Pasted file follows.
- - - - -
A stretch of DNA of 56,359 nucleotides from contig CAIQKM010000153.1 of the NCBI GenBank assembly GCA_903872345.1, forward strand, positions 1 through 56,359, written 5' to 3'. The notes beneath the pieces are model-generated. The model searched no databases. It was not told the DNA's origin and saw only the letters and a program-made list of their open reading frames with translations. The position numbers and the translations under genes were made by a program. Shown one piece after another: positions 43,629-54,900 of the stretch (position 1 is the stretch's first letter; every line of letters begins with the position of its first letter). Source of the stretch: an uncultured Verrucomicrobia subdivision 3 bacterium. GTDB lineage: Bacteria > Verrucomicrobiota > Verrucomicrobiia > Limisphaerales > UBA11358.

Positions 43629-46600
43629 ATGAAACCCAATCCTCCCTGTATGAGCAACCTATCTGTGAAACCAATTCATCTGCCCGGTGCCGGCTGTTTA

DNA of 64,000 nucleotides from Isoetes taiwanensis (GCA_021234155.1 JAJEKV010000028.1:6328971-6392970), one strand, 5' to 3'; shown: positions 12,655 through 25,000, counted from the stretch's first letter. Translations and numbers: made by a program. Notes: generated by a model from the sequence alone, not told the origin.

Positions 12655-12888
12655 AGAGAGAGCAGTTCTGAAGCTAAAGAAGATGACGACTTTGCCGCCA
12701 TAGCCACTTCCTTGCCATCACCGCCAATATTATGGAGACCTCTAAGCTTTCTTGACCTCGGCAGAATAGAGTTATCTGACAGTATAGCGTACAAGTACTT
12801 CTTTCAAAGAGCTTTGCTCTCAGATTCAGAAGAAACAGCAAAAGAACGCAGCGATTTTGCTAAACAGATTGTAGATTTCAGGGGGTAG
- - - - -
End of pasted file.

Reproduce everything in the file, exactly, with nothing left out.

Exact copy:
A stretch of DNA of 56,359 nucleotides from contig CAIQKM010000153.1 of the NCBI GenBank assembly GCA_903872345.1, forward strand, positions 1 through 56,359, written 5' to 3'. The notes beneath the pieces are model-generated. The model searched no databases. It was not told the DNA's origin and saw only the letters and a program-made list of their open reading frames with translations. The position numbers and the translations under genes were made by a program. Shown one piece after another: positions 43,629-54,900 of the stretch (position 1 is the stretch's first letter; every line of letters begins with the position of its first letter). Source of the stretch: an uncultured Verrucomicrobia subdivision 3 bacterium. GTDB lineage: Bacteria > Verrucomicrobiota > Verrucomicrobiia > Limisphaerales > UBA11358.

Positions 43629-46600
43629 ATGAAACCCAATCCTCCCTGTATGAGCAACCTATCTGTGAAACCAATTCATCTGCCCGGTGCCGGCTGTTTA

DNA of 64,000 nucleotides from Isoetes taiwanensis (GCA_021234155.1 JAJEKV010000028.1:6328971-6392970), one strand, 5' to 3'; shown: positions 12,655 through 25,000, counted from the stretch's first letter. Translations and numbers: made by a program. Notes: generated by a model from the sequence alone, not told the origin.

Positions 12655-12888
12655 AGAGAGAGCAGTTCTGAAGCTAAAGAAGATGACGACTTTGCCGCCA
12701 TAGCCACTTCCTTGCCATCACCGCCAATATTATGGAGACCTCTAAGCTTTCTTGACCTCGGCAGAATAGAGTTATCTGACAGTATAGCGTACAAGTACTT
12801 CTTTCAAAGAGCTTTGCTCTCAGATTCAGAAGAAACAGCAAAAGAACGCAGCGATTTTGCTAAACAGATTGTAGATTTCAGGGGGTAG